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Section: Scientific Foundations

RNA and protein structures

Most problems in computational biology are NP-hard as soon as all known and reasonable biological information is taken into account. For instance, structural biology is concerned with 3D structures of complex molecules. Prediction, comparison and design are, in fact, three optimisation problems where these structures are classically represented by graphs and they are known to be NP-complete. A fruitful strategy consists in designing models that maintain the biological relevance while being simple enough to be computationnally tractable. The representation chosen determines the data structures and algorithms classes to be used. The challenge is to develop formal models, along with efficient algorithms, or heuristics, to deal with them. The various biological problems described above raise different computer science issues. To tackle them, the project members rely on a common methodology for which our group has a significant experience. Indeed, many of them can be expressed with classical combinatorial objects such as graphs, trees, words and grammars.


Participants : Patrick Amar, Alain Denise, Thomas Moncion, Yann Ponty, Balaji Raman, Mireille Régnier, Cédric Saule, Jean-Marc Steyaert.

Common activity with P. Clote (Boston College and Digiteo).

Recoding events and riboswitches

Recoding represents several non conventional phenomena for the translation of messenger RNA (mRNA) into proteins, including frameshift, readthrough, hopping, where a single mRNA sequence allows the synthesis of (at least) two different polypeptides. Recoding is mandatory for many virus machinery and viability. We develop two complementary computational methods that aim to find genes subject to recoding events in genomes. The first one is based on a model for the recoding site ; the second one is based on a comparative genomics approach at a large scale. In both cases, our predictions are subject to experimental biological validation by our collaborators at Igm (Institut de Génétique et Microbiologie), Paris-Sud University. This work is funded by the ANR (project RNA-RECOD , ANR BLANC 2006-2010). Additionnally, we are currently developing a combinatorial approach, based on random generation, to design small and structured RNAs. Our goal is to build these RNAs such that their hybridization with existing mRNAs will be favorable to independent folding, and will therefore affect the stability of some secondary structures involved in recoding events. An application of such a methodology to the Gag-Pol HIV-1 frameshifting site will be carried out with our collaborators at Igm . We hope that, upon capturing the hybridization energy at the design stage, one will be able to gain control over the rate of frameshift and consequently fine-tune the expression of Gag/Pol .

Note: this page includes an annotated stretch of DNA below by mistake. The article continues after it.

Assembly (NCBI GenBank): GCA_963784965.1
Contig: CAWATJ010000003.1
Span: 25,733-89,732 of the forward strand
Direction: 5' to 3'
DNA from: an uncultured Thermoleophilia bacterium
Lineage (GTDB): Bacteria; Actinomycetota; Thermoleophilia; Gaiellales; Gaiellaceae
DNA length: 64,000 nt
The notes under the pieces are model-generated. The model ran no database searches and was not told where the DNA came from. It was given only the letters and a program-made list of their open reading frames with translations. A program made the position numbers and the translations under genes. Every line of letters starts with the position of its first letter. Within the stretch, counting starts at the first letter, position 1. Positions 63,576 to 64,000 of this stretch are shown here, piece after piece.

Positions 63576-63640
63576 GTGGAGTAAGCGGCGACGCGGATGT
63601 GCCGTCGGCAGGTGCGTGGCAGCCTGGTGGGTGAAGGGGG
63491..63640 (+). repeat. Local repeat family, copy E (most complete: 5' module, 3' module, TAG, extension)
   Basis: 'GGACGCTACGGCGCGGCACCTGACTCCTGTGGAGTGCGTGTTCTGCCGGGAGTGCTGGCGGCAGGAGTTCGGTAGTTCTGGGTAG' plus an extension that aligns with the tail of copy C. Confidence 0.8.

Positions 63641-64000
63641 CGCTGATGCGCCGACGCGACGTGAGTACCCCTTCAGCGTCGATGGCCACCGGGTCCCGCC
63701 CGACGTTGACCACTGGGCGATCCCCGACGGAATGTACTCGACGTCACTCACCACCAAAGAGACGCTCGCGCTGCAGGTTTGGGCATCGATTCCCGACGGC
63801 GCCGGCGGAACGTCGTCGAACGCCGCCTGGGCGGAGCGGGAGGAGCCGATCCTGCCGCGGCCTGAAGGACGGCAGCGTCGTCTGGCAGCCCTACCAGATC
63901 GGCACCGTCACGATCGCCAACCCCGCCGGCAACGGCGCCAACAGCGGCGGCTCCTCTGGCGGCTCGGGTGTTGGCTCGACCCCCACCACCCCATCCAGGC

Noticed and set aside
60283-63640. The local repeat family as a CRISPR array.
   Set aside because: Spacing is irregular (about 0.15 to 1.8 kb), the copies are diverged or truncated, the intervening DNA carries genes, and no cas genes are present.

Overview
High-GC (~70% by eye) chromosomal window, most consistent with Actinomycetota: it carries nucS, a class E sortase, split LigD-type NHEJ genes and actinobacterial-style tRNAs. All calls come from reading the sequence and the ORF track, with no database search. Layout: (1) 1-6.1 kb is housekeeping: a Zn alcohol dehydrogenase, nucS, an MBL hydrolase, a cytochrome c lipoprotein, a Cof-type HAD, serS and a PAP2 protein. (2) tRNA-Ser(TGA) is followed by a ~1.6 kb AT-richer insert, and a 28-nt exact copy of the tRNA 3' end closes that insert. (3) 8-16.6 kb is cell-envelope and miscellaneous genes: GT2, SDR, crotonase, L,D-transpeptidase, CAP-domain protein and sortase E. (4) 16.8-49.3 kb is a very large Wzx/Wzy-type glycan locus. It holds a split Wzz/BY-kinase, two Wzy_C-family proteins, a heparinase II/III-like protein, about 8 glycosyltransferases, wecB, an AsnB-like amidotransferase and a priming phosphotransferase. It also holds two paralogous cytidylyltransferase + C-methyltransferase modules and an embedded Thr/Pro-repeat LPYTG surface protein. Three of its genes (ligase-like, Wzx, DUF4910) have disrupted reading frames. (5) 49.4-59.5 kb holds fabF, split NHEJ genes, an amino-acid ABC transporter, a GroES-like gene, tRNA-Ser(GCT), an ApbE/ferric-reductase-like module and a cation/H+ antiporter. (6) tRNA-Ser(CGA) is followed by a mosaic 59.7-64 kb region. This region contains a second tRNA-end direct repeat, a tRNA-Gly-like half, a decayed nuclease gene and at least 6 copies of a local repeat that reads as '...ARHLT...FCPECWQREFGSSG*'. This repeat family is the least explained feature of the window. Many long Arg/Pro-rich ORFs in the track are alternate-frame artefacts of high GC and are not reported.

It has also been observed, mainly on bacteria, that some mRNA sequences may adopt an alternate fold. Such an event is called a riboswitch . A common feature of recoding events or riboswitches is that some structural elements on mRNA initiate unusual action of the ribosome or allow for an alternate fold under some environmental conditions. One challenge is to predict genes that might be subject to riboswitches.

Another mid-term challenge is the design of molecules that enhance or repress such events.

Structural tertiary motifs

Single strand RNA folds to a stable and compact structure. This folding leads to a secondary structure that is an intermediate structure level for RNA, between the single sequence and the full structure (tertiary structure). It is based on pairing between complementary bases (A-U and C-G). A recent classification , the Leontis-Westhof classification , distinguishes twelve different kinds of chemical bonds between two nucleotides, according to the way they are linked together within the tertiary structure. Other kinds of interactions are also taken into account, such as stacking , and phosphodiester bonds along the sequence. This knowledge turns out to be crucial to determine molecular stability. Moreover, some recent works on RNA biochemistry have shown that RNA molecules are structured by RNA tertiary motifs . These motifs, that are known from 3D structure, can be seen as “small bricks” that play a very important role in RNA structuration. Indeed, it was shown that taking these motifs into account can lead to improve significantly the 3D prediction methods. We develop graph algorithms for extracting tertiary motifs from RNA structures, and for predicting the tertiary structure from the sequence [2] . This project, in collaboration with two groups from University of Strasbourg and University of Versailles, is funded by the ANR (project AMIS-ARN , ANR BLANC 2009-2012).


Participants : Jérôme Azé, Julie Bernauer, Thomas Bourquard, Thomas Simonson, Thuong Van Du Tran.

Docking and evolutionary algorithms